In the camera world, few technological advances are as buzzworthy as the ability to shoot 360 degree photo and video. The trend was further accelerated back in March 2015 when YouTube announced support for 360 video.
With all the growth in 360 camera tech, one manufacturer has been strangely absent from the conversation—GoPro. The company's cameras are often used in arrays to shoot 360 footage but, so far, GoPro hasn't announced a true 360 camera.
Now, it seems that Nikon has beaten them to the punch. Early on during the 2016 CES in Las Vegas, Nikon announced its KeyMission 360, the company's first-ever action camera, and one that shoots in 360 degree to boot.
Not much is known about the camera, other than what it looks like and a few minor specs. On the device itself, we see that it's waterproof up to 30 meters or 100 feet underwater, and it is shockproof from a drop of 2 meters or 6.6 feet. And, Nikon's vibration reduction technology will help keep your adventure pics from getting too blurry. Also, it is capable of recording 4K video.
The KeyMission was announced alongside the Nikon D5 and D500 SLRs. The digital SLRs are Nikon's bread and butter, but the entrance into the action cam market could provide a good way for the company to broaden its revenue stream provided that the price point isn't outrageous. Based on its feature set and capabilities, it could demand a premium price tag.
If Nikon can effectively market the KeyMission 360, it could prove an interesting competitor to GoPro's line of cameras. However, given the 360 capture and 4K capabilities, it could carve out its own niche as a premium product in the market.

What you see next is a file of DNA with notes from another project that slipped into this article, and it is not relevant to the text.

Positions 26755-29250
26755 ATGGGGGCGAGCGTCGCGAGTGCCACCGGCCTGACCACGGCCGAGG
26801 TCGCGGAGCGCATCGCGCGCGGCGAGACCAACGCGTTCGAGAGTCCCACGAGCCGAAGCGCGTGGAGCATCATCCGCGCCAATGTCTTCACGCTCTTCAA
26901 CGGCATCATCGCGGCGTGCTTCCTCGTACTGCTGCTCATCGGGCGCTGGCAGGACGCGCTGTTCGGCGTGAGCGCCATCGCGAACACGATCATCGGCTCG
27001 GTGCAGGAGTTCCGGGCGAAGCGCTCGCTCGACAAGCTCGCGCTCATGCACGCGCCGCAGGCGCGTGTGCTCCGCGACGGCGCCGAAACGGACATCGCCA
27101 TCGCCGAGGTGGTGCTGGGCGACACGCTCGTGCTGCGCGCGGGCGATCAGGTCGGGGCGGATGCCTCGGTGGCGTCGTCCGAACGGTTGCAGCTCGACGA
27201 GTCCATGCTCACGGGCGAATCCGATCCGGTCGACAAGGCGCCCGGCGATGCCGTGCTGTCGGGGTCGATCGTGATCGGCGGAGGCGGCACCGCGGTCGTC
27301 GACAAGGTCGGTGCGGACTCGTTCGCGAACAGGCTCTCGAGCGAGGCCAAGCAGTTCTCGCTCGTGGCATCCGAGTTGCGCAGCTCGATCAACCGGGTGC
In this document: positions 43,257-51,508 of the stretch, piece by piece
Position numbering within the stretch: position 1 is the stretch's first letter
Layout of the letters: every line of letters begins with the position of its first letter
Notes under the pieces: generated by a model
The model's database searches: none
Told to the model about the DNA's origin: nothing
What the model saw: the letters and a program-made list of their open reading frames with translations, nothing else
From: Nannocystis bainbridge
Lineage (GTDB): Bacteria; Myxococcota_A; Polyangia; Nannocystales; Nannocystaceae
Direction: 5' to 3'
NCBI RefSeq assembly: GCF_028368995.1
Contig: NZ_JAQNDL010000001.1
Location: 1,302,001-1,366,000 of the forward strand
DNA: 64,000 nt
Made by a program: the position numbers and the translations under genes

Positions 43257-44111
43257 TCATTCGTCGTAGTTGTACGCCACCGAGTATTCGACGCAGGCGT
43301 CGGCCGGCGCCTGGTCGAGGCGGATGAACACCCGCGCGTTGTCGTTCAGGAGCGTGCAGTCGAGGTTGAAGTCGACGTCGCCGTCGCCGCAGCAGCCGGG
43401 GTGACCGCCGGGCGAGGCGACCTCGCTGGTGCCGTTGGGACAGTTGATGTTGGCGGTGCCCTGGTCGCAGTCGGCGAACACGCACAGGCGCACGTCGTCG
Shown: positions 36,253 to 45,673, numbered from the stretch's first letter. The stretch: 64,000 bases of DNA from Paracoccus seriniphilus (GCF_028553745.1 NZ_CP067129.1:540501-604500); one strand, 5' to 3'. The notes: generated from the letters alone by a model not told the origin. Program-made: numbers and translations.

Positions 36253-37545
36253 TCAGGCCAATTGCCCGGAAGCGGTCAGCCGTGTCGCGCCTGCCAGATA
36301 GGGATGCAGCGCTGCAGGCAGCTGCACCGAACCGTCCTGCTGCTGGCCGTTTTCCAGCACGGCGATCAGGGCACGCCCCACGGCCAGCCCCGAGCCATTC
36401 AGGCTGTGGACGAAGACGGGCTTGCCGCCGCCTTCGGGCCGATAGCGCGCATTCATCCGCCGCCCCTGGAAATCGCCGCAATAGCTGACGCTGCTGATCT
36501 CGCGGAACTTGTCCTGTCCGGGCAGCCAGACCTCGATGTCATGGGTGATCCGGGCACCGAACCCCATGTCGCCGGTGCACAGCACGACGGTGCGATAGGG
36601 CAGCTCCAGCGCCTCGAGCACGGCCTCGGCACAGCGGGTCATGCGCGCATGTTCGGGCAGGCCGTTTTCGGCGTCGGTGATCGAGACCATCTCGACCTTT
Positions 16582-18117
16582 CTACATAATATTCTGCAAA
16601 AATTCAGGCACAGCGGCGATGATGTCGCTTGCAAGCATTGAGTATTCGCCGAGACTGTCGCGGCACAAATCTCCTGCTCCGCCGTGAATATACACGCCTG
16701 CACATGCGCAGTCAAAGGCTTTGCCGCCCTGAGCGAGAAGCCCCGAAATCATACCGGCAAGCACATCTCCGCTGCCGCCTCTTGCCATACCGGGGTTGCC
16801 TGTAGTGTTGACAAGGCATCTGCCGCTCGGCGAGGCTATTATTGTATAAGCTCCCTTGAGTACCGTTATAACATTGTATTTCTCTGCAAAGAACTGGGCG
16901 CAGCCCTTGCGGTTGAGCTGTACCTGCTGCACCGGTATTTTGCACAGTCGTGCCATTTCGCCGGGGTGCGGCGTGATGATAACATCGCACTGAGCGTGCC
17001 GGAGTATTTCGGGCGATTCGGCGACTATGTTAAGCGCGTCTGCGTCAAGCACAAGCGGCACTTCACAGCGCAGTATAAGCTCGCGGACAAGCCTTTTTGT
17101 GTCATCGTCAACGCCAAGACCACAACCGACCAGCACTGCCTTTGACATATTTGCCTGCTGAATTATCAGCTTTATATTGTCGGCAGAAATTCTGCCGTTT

One thing is for certain, and that is the last thing GoPro needs right now is heavy competition. After a decent IPO, the company's stock price and revenue fell in late 2015, which Fortune's Tom Huddleston, Jr. attributed to competitors entering the market. If Nikon makes a real go at this, it could unseat GoPro as the king of action cameras.
There are plenty of other 360 cameras in the market right now, but most of them are expensive and are not designed for "action" scenarios. The closest competitor that Nikon would face would be the Kodak Pixpro SP360, a similar device that entered the market last summer.
One of the major potential use cases for 360 cameras is creating content for VR experiences. Based on its form factor, the Nikon KeyMission 360 could be marketed to that audience as well.
- Photos: The many angles of 360 cameras (TechRepublic)
- Kodak Pixpro SP360 Action Cam review: Immersion lite for brands diving into 360 video (TechRepublic)
- Nokia launches OZO, a $60,000 camera for live, HD 360 streaming in virtual reality (TechRepublic)
- Photos: Getting to know the Kodak Pixpro SP360 Action Cam (TechRepublic)
Conner Forrest has nothing to disclose. He doesn't hold investments in the technology companies he covers.
Conner Forrest is a Senior Editor for TechRepublic. He covers enterprise technology and is interested in the convergence of tech and culture.